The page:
The appeal of a vending machine is that it delivers food you can eat on the spot, like peanut M&M's, potato chips, Oreos, or soda. Newer innovations such as the cupcake ATM and the salad-stocked Farmer's Fridge check that box, too.
Most people don't consider raw steak to be ready-to-eat, unless they're following an extreme cave man diet.
But Joshua Applestone, founder of Applestone Meat Co., sees the future in vending machines filled with strip steaks, pork chops, and Italian sausage. He's installed four of them at his four-year-old location in Stone Ridge, in Ulster County, N.Y., near the trendy town of Woodstock. Each is filled with a different type of protein: beef, pork, lamb, and ground meat and sausage. He has to restock the machines constantly to keep up with demand. Later this year, Applestone is expanding to Hudson where the store will have at least seven machines. By early next year the company will open in Scarsdale, where he's planning for 10 machines, and later in 2019 he'll open in Manhattan, with possibly even more.
Accessibility is key to this unlikely success; customers don't have to get to the butcher shop by 7 p.m. or buy questionable leftover product from a late-night market. "We're not in the 1950s anymore, where everyone works 9 to 5 and eats at the same time every night," Applestone says of 24/7 accessibility to meat. "Life is chaotic. At best."
The quality of his product helps assuage concerns that might be associated with pulling a $21.99 bone-in rib-eye out of a vending machine. Before he started his namesake company, Applestone co-founded Fleishers Craft Butchery, where he helped establish the cult of whole-animal butchery that gained acclaim in such places as Brooklyn. He sold the company in 2013.
When Applestone Meat opened, it was as a processing facility for farmers; there was no retail component. That represented a problem for a town like Stone Ridge, where locals were aware of the quality of meat inside the building.
"People knew me from Fleishers and were always knocking on the door, asking if I could sell meat directly to them," Applestone says.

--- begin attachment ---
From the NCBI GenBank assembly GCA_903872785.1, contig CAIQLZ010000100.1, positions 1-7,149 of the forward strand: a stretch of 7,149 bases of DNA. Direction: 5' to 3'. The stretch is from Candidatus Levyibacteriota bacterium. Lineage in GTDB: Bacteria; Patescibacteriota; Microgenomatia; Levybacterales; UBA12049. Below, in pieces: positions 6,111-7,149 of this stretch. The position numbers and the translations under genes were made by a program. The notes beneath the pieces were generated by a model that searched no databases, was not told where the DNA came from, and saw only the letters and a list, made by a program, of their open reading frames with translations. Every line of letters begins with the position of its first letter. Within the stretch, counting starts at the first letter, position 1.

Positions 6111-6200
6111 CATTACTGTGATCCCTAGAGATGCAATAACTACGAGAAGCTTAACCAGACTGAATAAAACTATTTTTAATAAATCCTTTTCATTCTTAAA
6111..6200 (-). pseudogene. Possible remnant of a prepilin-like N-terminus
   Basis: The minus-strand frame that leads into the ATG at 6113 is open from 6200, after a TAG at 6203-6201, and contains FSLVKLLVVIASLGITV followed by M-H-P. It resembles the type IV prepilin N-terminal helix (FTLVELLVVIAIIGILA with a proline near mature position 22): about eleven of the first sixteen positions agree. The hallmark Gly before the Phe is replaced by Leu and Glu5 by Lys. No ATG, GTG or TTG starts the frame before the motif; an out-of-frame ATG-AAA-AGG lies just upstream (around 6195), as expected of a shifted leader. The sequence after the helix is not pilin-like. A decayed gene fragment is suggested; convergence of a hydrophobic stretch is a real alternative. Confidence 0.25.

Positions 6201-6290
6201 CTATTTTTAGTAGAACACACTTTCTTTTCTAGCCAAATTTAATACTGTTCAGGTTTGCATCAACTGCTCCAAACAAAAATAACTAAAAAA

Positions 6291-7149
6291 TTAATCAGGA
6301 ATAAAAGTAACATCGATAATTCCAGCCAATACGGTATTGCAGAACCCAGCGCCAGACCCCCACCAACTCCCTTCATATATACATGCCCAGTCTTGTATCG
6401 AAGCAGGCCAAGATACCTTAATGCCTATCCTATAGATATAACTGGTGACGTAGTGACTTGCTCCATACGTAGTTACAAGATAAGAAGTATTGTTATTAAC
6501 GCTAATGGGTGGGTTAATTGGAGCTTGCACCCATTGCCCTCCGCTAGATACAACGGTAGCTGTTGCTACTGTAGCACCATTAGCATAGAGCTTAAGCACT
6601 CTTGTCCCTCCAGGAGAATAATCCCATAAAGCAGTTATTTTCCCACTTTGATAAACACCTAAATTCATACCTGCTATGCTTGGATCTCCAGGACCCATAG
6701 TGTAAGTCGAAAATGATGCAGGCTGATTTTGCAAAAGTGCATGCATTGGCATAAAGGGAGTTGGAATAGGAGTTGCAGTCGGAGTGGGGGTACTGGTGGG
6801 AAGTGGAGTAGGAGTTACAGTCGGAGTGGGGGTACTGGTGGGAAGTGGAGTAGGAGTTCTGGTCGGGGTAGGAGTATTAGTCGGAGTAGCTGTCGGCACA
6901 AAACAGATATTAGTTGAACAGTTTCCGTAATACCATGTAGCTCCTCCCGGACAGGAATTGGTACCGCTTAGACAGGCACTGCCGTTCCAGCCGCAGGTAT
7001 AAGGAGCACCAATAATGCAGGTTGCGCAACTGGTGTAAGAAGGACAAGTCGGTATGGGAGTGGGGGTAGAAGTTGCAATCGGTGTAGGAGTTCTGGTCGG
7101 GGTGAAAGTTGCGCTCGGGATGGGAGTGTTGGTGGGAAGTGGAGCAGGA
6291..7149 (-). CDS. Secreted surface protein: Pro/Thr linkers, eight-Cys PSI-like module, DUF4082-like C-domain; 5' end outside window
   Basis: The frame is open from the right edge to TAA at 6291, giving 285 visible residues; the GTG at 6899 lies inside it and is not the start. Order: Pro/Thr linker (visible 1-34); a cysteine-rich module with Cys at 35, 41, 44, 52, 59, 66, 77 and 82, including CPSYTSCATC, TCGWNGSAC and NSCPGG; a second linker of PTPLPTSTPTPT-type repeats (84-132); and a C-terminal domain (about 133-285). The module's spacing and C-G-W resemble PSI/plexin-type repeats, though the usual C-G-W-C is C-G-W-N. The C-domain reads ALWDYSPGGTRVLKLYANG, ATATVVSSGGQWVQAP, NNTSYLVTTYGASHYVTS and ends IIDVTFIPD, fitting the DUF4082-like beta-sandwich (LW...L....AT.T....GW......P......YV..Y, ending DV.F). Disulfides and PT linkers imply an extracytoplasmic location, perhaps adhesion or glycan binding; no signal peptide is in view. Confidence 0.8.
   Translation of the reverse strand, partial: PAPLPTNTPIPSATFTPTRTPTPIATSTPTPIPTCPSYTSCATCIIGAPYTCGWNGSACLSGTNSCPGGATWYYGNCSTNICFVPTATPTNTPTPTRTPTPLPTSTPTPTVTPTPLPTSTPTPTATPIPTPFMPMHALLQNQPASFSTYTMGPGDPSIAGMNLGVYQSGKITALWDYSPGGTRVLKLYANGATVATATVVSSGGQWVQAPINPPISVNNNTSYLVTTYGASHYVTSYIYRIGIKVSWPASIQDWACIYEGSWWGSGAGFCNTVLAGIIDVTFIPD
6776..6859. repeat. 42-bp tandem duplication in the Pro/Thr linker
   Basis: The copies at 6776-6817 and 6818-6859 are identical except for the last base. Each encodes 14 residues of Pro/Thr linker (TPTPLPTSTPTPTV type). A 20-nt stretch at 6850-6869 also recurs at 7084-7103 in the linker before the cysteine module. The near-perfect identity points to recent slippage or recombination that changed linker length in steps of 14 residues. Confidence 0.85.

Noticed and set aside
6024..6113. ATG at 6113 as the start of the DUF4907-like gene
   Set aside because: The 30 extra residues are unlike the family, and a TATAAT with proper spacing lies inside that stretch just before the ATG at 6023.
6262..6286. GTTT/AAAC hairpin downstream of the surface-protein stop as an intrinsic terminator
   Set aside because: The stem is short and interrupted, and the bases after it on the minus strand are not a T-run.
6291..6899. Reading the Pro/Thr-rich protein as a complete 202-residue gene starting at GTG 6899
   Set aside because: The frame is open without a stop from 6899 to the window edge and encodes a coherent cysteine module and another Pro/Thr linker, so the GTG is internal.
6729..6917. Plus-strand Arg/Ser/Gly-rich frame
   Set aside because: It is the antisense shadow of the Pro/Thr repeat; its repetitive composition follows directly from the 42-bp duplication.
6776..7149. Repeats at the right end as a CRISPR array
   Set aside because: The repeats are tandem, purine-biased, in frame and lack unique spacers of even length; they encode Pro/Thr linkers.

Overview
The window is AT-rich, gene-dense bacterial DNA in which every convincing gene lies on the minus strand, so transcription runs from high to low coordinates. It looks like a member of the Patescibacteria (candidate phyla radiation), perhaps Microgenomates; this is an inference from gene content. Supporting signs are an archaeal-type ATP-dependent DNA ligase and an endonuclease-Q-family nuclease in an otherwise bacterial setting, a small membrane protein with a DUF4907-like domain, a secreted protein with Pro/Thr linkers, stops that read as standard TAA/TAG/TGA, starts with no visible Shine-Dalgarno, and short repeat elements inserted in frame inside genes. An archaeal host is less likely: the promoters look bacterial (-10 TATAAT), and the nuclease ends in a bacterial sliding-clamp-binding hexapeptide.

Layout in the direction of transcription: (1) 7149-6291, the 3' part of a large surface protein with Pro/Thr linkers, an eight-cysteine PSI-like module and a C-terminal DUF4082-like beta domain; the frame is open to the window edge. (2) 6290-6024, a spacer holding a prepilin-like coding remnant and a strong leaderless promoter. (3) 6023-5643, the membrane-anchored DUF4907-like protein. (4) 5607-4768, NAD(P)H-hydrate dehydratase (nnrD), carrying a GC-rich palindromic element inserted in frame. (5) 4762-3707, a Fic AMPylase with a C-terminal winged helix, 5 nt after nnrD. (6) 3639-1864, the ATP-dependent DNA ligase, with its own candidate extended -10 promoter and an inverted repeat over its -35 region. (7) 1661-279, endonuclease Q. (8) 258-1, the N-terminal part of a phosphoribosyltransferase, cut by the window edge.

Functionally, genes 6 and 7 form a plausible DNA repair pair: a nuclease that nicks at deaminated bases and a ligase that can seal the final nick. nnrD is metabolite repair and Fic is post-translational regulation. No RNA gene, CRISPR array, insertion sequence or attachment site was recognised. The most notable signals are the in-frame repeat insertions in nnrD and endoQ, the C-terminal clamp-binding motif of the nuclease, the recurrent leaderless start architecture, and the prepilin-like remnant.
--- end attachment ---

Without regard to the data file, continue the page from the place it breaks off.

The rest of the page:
Initially, it was just a two-person operation—Applestone and Chief Operating Officer Samantha Gloffke—so he considered ways to serve customers in the face of such limited staffing. It wasn't long before Applestone, who'd been thinking about alternative retail models for a while, hit on an unexpected source of inspiration.
"I remembered Horn & Hardart [the '50s automated luncheonette, whose last New York outpost closed in 1991]. There were very few people providing nonstop food," he says. "I put two and two together."
To begin, Applestone rigged up the kind of refrigerated, industrial carousel machine found in schools and prisons—he added little more than credit card technology. "We used a model that was basically a sandwich machine that would be the least intimidating to see if this concept had legs." Intimidating it is not: Customers use buttons to rotate the carousel and view the packaged meat, then swipe their credit card and pull on the corresponding clear door, which opens once the payment is processed.
Now Applestone is developing custom-made machines that will be ready by next year. The current machines carry an average of 150 items; the new ones, which cost about $30,000 each, will hold as many as 1,000. "The next version will make it a smoother, more intuitive process," he says. "This is going to be like getting your first iPhone." His goal is eventually to establish them in every city; he also sees them as a way of combating food deserts. (Still, one concern Applestone has about installing machines in places like Manhattan is the potential need for security guards.)
The 24/7 machines in Stone Ridge now represent 70 percent of Applestone's sales and require restocking several times a day. Applestone notes that he'll allow the meat to stay in the refrigerated case—six days for ground beef, seven for steak—in what could be considered a few days of extra aging time. No one has reported getting sick from the vending machine meat.
Applestone estimates that the Stone Ridge machines sell about 3,000 pounds of meat per week. He says sales reach five figures weekly but declines to be more specific.
Another major meat purveyor, Pat LaFrieda Meat Co., is cautiously interested. "Meat vending machines could be cool in the right element, and as long as our brand and freshness stay intact," says Mark Pastore, LaFrieda's president. "After all, in the world we live in now, anything is possible. And millennials love quick and easy."